Moreover, under most standard agreements the non-defaulting party (that is the party other than the party in relation to which the termination event exists) calculates the close-out amount. This is also consistent with the concept applicable in many jurisdictions that the party which has suffered damages is the one which is entitled to determine the potential claim, if any. This of course does not preclude the defaulting-party to question the amount so determined and/or require a substantiation of the claim.

Question 4: Do you agree with the preferential status given to commercially reasonable replacement trades? Should there be also a prioritisation among other sources of data?

No. As already mentioned above in our response to Question 1 (regarding the definition of “Commercially Reasonable Replacement Trade”) the concept of commercial reasonableness as it is currently defined raises some concerns and the reliance on actual replacement transactions is inconsistent with market practice.

In view of the concerns raised in our response to Question 3, we propose to amend the RTS so that the counterparties can calculate the close-out amount in accordance with the terms of the relevant netting agreement which means that they can make use of other data than the price of actual replacement trades.

Question 5: Do you agree with the method described under paragraph 2 for the resolution authority to calculate the close-out amount? Is there a reason to believe that mid-market prices might not always be available no possible to derive from other data sources? And under which circumstances? In that case, what do you consider as an appropriate reference for calculating the close-out amount?

As already mentioned above in our response to Questions 3 and 4 above, we believe the calculations have to be made in accordance with the terms specified in the relevant agreement.

Question 6: Should adjustments to the bid-offer spread, other than those specified under Article 6(4)(c), be considered?

See our response to Question 5.

Question 7: Do you agree with the treatment of CCPs as laid down in this Article? Are the conditions laid down in this article compatible with a swift and efficient valuation of cleared derivatives within the context of a resolution process? Do you see any material risk that the treatment of CCPs as laid down in this Article could conflict with the requirements for a sound risk-management framework to deal with the default of a clearing member?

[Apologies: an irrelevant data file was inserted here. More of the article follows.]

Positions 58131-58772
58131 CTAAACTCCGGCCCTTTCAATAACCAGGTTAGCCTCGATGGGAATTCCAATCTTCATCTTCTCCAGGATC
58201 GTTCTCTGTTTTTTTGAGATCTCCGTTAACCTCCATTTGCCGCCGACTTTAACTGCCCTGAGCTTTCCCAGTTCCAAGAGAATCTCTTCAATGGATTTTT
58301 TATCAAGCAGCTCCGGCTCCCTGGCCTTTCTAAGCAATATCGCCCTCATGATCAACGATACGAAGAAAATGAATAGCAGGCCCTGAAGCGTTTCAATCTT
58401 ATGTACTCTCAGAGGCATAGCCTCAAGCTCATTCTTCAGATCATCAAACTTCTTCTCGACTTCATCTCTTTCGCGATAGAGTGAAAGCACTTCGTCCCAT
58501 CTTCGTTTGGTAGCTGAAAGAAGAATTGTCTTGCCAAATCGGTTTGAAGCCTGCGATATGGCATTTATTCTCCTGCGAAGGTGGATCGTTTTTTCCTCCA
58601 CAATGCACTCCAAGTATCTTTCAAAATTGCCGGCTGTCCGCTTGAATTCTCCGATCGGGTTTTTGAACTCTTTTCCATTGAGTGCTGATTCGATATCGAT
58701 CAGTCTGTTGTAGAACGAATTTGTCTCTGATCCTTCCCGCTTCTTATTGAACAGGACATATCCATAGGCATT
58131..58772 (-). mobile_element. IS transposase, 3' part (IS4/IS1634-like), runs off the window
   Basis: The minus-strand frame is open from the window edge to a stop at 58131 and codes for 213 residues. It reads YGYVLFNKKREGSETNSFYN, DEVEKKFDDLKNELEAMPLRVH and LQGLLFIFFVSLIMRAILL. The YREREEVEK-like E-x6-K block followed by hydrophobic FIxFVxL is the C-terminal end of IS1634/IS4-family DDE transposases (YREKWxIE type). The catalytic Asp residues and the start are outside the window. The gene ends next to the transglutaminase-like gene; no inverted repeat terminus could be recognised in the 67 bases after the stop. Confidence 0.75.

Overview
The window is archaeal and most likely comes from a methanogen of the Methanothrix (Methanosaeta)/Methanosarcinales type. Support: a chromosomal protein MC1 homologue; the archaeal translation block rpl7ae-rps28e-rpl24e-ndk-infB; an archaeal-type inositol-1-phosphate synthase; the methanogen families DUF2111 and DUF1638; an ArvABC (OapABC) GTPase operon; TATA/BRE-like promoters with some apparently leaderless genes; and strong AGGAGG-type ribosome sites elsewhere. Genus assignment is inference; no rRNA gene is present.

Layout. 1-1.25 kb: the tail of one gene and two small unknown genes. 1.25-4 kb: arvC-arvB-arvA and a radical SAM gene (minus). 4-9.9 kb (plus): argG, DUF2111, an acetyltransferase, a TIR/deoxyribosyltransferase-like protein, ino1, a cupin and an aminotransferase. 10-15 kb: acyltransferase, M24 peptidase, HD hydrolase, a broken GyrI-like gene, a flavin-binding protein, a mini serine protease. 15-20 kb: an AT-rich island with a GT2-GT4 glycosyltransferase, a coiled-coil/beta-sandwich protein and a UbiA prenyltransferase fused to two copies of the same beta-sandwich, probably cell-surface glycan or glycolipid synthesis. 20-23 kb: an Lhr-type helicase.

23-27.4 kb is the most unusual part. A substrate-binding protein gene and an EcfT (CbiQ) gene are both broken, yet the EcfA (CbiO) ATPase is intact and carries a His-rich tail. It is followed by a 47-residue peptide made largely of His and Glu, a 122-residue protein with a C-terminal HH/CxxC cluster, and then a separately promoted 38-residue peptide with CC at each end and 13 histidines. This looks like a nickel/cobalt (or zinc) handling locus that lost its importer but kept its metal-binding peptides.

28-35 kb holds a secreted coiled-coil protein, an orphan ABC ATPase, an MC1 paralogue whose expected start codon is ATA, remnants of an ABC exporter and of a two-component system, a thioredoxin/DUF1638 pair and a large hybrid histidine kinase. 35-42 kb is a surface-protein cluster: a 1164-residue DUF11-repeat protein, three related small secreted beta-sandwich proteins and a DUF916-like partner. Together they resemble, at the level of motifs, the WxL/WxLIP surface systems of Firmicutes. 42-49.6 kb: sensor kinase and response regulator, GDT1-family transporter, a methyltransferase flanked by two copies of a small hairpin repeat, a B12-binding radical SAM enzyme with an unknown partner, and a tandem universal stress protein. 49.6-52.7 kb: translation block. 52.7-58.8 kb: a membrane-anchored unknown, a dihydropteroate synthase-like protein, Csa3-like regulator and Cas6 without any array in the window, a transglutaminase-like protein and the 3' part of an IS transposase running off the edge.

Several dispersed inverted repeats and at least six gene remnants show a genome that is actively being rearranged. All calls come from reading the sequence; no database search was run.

We believe that transactions cleared via a CCP (cleared transactions) should be excluded as such from any bail-in. Cleared transactions, in particular with EMIR-authorized or recognized CCPs, can and should generally be qualified as secured liabilities and as such be exempted from a bail-in. A CCP is required to collateralise any trades in accordance with the requirements under EMIR (or pursuant to equivalent third country rules) in order to qualify as an authorised (recognised) CCP. Therefore centrally cleared derivative contracts should fall within the secured liabilities definition of Article 44 (2) b) BRRD. In this context it should also be assumed (and clarified) that this not only applies to transactions between CCP and clearing member but also to the directly connected transaction between clearing member and client (client clearing).

Question 8: Article 7(1) is intended to be aligned with market practice in early termination events. Do you see a risk of increased market volatility on the first market day following the close-out notification, which could adversely affect the termination value? Do you consider the notion of “commercially reasonable” date sufficiently self-evident or should it be further specified?